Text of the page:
A new mental health facility opens in Asheville this August
A new behavioral health facility, built to accommodate everyone from children to geriatric patients, opens this August off Sweeten Creek Road between Asheville’s Oakley and Shiloh neighborhoods.
The Sweeten Creek Mental Health & Wellness Center is owned and operated by Mission Health (a subsidiary of HCA Health Care) and will replace the Copestone behavioral health services unit currently operating out of Mission's St. Joseph's Campus on Biltmore Avenue near downtown Asheville.
The new space is part of the agreement HCA Healthcare made in 2019 when it acquired Mission Hospital. As promised, HCA built the facility within five years of making the purchase and obtaining the permits.
At the center’s ribbon cutting ceremony on July 18, Mission Health Psychiatry Medical Director Dr. Ed Kelley remarked on the difference this new facility will make for patients.
"The community need has just grown and grown over the years,” he said. “The emergency rooms are just filled with patients waiting for beds right now. So this is really helping that decompress that need and get more people help because it's just a desperate problem right now."
The 84,000 square foot facility cost $62 million to build. It offers 120 beds – adding 38 more patient beds to Mission’s capacity.
Both acute inpatient and outpatient care will be available with separate and secure units for each age group: youth, adolescent, adult, and geriatric. Each age group will also have its own private outdoor courtyard, as well as a “psych-safe playground” for kids, basketball court for adults, and an outdoor walking trail for the geriatric space.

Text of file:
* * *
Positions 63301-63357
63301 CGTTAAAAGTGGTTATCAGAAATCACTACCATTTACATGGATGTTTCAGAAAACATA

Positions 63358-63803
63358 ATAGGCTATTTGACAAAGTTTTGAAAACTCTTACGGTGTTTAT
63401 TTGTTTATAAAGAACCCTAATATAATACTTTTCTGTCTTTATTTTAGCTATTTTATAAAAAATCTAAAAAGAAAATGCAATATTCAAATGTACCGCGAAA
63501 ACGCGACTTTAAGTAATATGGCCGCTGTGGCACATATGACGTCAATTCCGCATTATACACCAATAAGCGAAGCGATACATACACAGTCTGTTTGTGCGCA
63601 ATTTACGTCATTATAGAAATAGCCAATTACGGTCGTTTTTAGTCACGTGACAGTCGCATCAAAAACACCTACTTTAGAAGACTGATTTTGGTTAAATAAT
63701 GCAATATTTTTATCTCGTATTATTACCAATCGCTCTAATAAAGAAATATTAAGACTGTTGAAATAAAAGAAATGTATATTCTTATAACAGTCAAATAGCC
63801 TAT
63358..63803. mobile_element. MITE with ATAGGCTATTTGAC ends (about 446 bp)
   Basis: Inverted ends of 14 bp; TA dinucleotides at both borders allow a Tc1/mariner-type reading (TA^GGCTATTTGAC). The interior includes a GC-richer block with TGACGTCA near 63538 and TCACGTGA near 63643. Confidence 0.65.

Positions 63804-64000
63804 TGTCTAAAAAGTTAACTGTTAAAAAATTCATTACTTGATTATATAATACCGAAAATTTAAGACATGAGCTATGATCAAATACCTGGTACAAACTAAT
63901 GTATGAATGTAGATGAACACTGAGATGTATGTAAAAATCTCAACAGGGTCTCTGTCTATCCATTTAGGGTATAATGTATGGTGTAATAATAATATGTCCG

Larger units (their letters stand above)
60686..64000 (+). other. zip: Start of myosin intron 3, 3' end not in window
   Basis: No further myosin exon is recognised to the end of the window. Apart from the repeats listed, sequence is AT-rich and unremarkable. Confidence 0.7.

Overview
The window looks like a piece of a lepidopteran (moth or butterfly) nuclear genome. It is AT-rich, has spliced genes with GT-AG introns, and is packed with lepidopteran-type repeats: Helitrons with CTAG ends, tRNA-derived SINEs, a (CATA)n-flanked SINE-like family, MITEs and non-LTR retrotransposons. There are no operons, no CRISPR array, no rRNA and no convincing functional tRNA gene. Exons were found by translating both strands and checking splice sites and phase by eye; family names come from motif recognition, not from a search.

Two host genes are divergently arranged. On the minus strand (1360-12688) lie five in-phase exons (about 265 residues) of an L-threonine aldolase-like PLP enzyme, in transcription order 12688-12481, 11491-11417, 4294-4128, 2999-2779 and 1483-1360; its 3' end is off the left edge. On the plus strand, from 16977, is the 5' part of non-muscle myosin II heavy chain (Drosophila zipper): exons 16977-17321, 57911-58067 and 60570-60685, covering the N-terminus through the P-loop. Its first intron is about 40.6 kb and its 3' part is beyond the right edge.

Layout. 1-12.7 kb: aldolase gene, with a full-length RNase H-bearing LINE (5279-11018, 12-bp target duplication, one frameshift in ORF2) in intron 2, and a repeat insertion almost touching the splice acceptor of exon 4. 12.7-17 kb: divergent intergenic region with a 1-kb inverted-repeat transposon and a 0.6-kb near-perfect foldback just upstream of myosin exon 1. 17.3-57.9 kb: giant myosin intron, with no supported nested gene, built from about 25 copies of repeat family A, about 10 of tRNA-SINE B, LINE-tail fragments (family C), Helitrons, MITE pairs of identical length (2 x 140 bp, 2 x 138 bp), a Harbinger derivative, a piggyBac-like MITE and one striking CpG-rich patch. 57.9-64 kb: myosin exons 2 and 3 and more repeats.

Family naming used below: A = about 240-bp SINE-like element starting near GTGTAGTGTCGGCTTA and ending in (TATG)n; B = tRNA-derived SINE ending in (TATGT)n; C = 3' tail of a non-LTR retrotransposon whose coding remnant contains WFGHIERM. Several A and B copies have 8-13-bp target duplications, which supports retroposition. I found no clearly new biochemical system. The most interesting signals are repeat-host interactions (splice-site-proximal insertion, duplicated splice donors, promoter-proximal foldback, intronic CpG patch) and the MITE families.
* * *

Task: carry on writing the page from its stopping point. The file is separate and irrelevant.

“You’ll notice this isn't called a hospital,” Kelley said. “It's called a health and wellness center because it's not just a hospital. We are actually going to look at people and teach them how to be well, how to heal, how to take care of themselves.”
The center also makes space for more holistic mental health support. Pet therapy – featuring a labradoodle named Jasper – will take place five times a week in the child and adolescent units, a volunteer program which will soon expand to the geriatric and adult units.
Poetry and collages sprinkle the walls of the art and music therapy room. Recreational therapists will lead regular wellness activities like yoga, mindfulness practices, basketball, and wall ball. Raised garden beds will provide an opportunity for outside activities.
Floor-length murals of the Appalachian mountains and other nature scenes line some sections of the center’s grey hallways. Natural light is ample in the beds and many of the hallways. There’s also a large cafeteria with an onsite chef, as well as a pharmacy.
To get admitted to the center, patients in need of mental health care must first undergo a medical screening from an emergency physician to confirm they’re medically stable, Kelley said.
“We don't have our own medical facilities for complex care here, so we've gotta make sure somebody's stable enough to come over here. And the emergency room would be the place that they get that medical clearance.”
While the average length of stay will vary by unit, Kelley expects most patients will stay about a week.
"The concept is we don't want to warehouse people anymore. We don't want them stuck here,” he said. We want to help them get through their crisis, get stabilized, and then get support in the community so that they can thrive in their home environment rather than being stuck in a hospital.”